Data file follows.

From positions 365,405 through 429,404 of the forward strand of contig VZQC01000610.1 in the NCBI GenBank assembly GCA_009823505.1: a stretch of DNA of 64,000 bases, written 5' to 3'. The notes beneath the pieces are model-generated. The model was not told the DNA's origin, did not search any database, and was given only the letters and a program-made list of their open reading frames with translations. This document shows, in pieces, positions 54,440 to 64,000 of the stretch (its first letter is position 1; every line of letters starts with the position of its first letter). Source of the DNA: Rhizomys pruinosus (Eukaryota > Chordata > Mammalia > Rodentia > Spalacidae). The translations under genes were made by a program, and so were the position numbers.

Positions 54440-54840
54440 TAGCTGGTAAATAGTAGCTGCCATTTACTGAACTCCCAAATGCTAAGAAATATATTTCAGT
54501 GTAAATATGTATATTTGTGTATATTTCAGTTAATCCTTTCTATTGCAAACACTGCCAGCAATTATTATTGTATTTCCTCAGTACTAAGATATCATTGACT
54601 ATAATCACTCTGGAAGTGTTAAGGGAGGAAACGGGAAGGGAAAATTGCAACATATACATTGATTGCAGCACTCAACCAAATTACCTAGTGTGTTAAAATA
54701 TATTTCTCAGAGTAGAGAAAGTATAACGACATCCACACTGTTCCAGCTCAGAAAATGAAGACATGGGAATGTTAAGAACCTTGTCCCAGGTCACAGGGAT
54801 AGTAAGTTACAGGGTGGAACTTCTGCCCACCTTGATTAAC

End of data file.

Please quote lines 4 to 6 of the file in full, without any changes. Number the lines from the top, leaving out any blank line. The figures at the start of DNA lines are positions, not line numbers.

54501 GTAAATATGTATATTTGTGTATATTTCAGTTAATCCTTTCTATTGCAAACACTGCCAGCAATTATTATTGTATTTCCTCAGTACTAAGATATCATTGACT
54601 ATAATCACTCTGGAAGTGTTAAGGGAGGAAACGGGAAGGGAAAATTGCAACATATACATTGATTGCAGCACTCAACCAAATTACCTAGTGTGTTAAAATA
54701 TATTTCTCAGAGTAGAGAAAGTATAACGACATCCACACTGTTCCAGCTCAGAAAATGAAGACATGGGAATGTTAAGAACCTTGTCCCAGGTCACAGGGAT